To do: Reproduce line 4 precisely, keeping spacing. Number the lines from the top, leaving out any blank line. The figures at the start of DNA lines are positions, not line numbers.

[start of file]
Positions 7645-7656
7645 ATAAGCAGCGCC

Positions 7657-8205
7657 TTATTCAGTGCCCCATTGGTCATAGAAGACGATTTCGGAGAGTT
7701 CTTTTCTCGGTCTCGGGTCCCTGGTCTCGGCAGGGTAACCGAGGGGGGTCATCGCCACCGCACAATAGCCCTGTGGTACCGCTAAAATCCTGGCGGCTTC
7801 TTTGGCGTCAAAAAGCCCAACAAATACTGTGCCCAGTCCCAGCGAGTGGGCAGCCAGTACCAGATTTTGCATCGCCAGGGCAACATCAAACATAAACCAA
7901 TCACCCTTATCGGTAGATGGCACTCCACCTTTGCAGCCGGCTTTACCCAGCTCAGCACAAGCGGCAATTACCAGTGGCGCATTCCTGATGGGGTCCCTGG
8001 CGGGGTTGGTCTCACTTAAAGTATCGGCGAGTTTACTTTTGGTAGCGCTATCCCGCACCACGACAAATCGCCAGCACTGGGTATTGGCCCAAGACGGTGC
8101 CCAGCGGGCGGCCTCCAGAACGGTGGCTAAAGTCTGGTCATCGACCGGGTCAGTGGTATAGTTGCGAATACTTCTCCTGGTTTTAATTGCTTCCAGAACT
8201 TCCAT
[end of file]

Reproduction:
7657 TTATTCAGTGCCCCATTGGTCATAGAAGACGATTTCGGAGAGTT